We’ve marbled with ink and marbled with shaving foam and really enjoyed it so we thought we’d have a go at marbling with chalk. This is a really easy process art activity that even toddlers could do with a bit of help. Everything you need is probably already in your house and if it isn’t, it’s very cheap to get hold of. The only mess you’re likely to make is some spilled water and a bit of chalk dust.
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What You Need for Chalk Marbling
- Chalk – the large, pavement chalk* is easiest to work with, particularly if you have very young children, but you can use normal sticks of chalk almost as easily
- Large Bowls or Trays – We just used our large mixing bowls but you can also use oven dishes, deep baking trays or seed trays
- Card – the thicker the card*, the better it will cope with getting wet but even paper can be used if that’s all you have
- A Grater – This type* of hand held grater is easiest but you can use a box grater* too, it just needs to be a relatively fine greater
- Hairspray – optional, it just helps the chalk stay stuck to the card
Getting Ready for Chalk Marbling
First of all, fill your containers with water. You need at least a few inches and there are benefits to having it deeper which I’ll explain later.
Depending on the size of your container, you may want to cut your paper or card down to a smaller size. Smaller pieces can also be easier for children to work with, we cut ours down to A6.
Next you need to choose your colours. It’s best to do this first and have them at hand because you need to work fairly quickly. We found that sticking to 2 or 3 colours worked best, much more than that and they tended to become muddy.
Creating your Pattern
Once you are ready, grate the first colour of chalk over the water. Some of it will sink immediately but plenty will stay on top too. You may find some colours sink quicker than others (we found our purple chalk sunk particularly quickly) so they are best added last.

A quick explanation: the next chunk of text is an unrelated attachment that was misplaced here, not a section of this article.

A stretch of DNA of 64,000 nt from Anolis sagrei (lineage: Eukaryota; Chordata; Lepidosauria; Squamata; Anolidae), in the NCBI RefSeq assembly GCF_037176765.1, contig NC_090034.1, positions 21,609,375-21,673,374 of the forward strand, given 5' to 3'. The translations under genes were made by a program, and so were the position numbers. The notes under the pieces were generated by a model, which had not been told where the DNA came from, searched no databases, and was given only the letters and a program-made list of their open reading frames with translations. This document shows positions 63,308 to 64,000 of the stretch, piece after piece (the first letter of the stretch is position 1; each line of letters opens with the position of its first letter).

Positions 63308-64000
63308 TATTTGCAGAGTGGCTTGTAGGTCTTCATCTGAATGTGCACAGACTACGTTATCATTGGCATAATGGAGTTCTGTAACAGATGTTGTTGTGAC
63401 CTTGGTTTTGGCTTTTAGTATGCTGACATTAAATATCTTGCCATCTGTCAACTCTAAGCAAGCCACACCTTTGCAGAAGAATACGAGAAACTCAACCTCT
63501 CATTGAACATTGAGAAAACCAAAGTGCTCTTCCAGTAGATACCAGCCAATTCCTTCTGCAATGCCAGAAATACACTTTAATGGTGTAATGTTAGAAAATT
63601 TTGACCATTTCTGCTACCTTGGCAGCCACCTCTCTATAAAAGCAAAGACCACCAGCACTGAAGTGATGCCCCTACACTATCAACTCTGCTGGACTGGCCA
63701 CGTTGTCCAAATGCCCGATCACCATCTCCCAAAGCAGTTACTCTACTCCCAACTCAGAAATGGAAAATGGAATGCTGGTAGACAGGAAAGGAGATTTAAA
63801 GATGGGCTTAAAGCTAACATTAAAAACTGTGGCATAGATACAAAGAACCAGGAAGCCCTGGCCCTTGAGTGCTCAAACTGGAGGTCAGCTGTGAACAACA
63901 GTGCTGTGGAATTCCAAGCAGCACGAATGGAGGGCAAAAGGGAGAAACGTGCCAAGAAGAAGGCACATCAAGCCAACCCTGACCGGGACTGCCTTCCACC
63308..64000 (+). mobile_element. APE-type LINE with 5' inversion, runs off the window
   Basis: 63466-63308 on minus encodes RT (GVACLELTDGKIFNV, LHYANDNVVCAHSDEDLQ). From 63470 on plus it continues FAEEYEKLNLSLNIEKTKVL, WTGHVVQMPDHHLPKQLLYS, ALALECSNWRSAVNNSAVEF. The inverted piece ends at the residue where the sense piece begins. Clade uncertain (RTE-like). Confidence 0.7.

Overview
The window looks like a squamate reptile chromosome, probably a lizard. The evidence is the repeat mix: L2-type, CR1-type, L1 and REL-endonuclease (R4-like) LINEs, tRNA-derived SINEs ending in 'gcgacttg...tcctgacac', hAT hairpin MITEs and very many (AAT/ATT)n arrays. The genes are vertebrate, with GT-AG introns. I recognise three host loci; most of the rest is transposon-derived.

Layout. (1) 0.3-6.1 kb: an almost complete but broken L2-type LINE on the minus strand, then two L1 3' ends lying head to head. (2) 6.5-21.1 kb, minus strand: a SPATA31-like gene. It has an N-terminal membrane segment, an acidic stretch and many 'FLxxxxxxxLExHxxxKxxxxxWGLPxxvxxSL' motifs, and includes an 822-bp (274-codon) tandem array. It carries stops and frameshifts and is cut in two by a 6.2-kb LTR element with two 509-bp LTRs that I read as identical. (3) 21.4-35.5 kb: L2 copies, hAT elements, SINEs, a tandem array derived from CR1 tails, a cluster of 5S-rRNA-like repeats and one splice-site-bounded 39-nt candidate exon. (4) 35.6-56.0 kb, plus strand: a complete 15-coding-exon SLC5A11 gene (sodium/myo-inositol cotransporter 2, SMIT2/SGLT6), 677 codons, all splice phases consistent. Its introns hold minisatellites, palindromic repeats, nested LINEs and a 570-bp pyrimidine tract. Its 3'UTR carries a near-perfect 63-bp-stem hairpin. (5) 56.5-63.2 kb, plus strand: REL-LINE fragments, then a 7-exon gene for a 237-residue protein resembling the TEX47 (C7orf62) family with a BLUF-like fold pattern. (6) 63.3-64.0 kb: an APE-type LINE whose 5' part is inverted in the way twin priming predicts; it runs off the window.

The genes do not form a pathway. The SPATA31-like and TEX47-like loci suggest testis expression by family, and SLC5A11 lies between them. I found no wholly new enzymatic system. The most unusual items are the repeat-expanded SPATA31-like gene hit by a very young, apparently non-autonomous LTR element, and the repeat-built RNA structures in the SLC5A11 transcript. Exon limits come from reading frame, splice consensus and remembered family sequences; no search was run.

If you are working with toddlers you’ll want to hold the grater with them to make sure they don’t end up grating their fingers. Alternatively, you could pre grate some chalk for them and let them sprinkle it on with a spoon.
When you marble with inks or food colour in shaving foam, you swirl the colours around. That isn’t necessary with chalk, the process of grating it means the colours are marbled anyway and if you swirl the water most of the chalk will sink to the bottom.
Once you’ve added all of you colours, pick up your paper or card and lay it on the surface of the water. You should then pick it up again almost immediately to limit how wet it gets. Unlike with marbling ink, the movement of taking the paper out of the water doesn’t really change the pattern, the grains of chalk tend to stay where they initially touched the paper.
You’ll notice that by the time you have taken the paper out, most of the chalk will have sunk to the bottom. This means that, as long as the water is deep enough, you can go again without changing the water.
When you’ve Finished Marbling
Your masterpieces will need to be left to dry for a few hours (exactly how long will depend how wet the card got). I was worried that once they were dry the chalk would flake off easily but they were actually pretty robust. If you’re worried though, a quick spritz if hairspray will keep it in place. If they are still a bit curly from being wet, you can pop them under something heavy or between some books on a bookcase for a few days and they will flatten out.
You can use the finished pieces as greetings cards, postcards or just to display around the house. We used ours to make gift tags.
If you’d like to have a go at some other open ended art projects, check out our other process art activities for kids.
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